Red maples in the shade are sporting a few leaves that live up to the tree's name.
Poplars have more yellow in their leaves than they should have in August.
Cool nights have sent the fireflies underground and crickets have gotten so slow they no longer chirp about the temperature.
Fog steals in like an ally cat, bringing up the old weather adage about the number of fogs in August being equal to the number of snow's in December. We've had one heavy fog already, and the official beginning of fall's a month away!
All of it seems to be coming earlier than usual. The tap water's taking on that taste of old damp leaves, meaning the water in lakes is turning over.
And the light. It's clear, clean and gives the sky a blue no artist could touch. Every cloud floats in strong definition. It feels like October in the mornings, that driest month of the year that appears like gypsies dancing across the state in dusty boots.
Doves aren't actually staging for the move south, but they are practicing. They dive into pine woods in the late afternoon, pairs and family groups melding into what soon will be flocks of hundreds.
Squirrels are working on walnuts, adding intensity to the slow grating of what's left of the cicadas.
Daylight is leaving before it's time for it to go, and people yawn, surprised that they're doing it so early in the evening. We shake off this urge to hibernate with one of those shivers that happen when somebody walks over our grave.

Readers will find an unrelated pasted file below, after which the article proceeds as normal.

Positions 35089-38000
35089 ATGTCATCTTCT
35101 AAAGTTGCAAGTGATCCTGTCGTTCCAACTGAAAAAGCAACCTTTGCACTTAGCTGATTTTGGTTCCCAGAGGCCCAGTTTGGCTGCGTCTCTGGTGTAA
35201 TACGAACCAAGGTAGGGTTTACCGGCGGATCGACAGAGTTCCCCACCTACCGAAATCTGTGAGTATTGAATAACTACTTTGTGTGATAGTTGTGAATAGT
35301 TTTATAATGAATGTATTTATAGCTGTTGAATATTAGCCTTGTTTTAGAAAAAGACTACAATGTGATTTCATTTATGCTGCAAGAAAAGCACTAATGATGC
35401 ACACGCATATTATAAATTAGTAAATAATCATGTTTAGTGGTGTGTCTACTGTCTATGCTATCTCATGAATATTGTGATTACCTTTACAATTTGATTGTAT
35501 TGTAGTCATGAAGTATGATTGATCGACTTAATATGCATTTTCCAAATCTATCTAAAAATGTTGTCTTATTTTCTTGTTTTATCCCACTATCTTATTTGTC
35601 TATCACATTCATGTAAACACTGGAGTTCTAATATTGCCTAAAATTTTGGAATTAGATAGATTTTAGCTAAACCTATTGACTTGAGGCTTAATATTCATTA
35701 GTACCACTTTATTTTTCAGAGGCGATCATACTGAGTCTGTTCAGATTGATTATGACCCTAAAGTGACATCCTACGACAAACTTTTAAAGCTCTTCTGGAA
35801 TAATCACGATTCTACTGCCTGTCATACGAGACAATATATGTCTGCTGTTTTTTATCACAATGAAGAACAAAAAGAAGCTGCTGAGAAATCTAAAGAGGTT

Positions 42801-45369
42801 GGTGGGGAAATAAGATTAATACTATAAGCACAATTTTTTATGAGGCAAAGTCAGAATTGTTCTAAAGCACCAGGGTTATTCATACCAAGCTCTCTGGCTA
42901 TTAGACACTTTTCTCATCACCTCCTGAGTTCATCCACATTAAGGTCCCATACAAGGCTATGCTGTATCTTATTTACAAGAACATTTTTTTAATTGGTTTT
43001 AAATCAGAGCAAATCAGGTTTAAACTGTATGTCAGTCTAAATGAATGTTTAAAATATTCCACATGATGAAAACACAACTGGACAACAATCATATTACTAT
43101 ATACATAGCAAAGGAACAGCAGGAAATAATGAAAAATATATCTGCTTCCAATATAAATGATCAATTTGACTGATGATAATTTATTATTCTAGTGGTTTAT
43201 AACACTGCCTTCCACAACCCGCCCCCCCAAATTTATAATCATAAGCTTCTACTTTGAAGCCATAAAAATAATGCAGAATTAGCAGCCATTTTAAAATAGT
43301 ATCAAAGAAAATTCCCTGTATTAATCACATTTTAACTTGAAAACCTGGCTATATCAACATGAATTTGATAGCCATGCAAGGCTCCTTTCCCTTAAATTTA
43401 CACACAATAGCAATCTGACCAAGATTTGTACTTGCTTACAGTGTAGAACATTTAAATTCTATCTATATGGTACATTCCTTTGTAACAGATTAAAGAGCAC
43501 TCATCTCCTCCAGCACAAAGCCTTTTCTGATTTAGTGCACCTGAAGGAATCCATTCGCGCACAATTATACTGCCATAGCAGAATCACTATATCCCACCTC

It is a bittersweet time that somebody like Bruce Springsteen might sing about, had he been brought up closer to the country instead of in one of those northeastern cities.
The signs are hard to get a good look at. It's something like a hint of what's coming, something seen from the corner of the eye.
But it's there. In recent set-in rains, the droplets gather at the ends of red, yellow and gold-laced leaves and just hold there. It means a drop in temperature.
Deer aren't exactly in herds, but when you see three of them, a couple more stepping tentatively out of the underbrush is no surprise.
Flocks aren't the rule either for turkeys, but there are too many in those loose groups to be attributed to family groups. There are fewer fights, a switch to the knitting of stray strands.
There is an inevitable drawing in, shutting down, snuggling in. Sound from open doors are being replaced by the sight of lights in windows.
Even the spiders are leaving early.
On long strands of web, the young spiders are launched into the wind. Sometimes, you feel them tickle your face on a morning walk. The young spiders may float 10 feet or they may gain altitude on thermal updrafts and leave the state.
There is a stillness about trees now. All the growth for the year is done. They wait for dry wind, for less and less light to put out their green fire.
Honeyvines and milkweed pods are swelling with their package of parachute seeds. Delivery is guaranteed from the seeds packed in precise geometric ways that can't be duplicated.
None of this is supposed to be happening in August. There is still supposed to be enough humidity to hide what we see from the corner of our eye, that glance that takes in the whirlwind that's making yellow leaves dance and rattle, something like a rattlesnake.
Yet, summer is a tough season, one that doesn't give up that easily. Hot, humid days will be back for a final go at the furnace.
If the past is any gauge of the future in weather predicting, summer will return during the Grayson County Fair, and we'll all be walking around on the asphalt like zombies.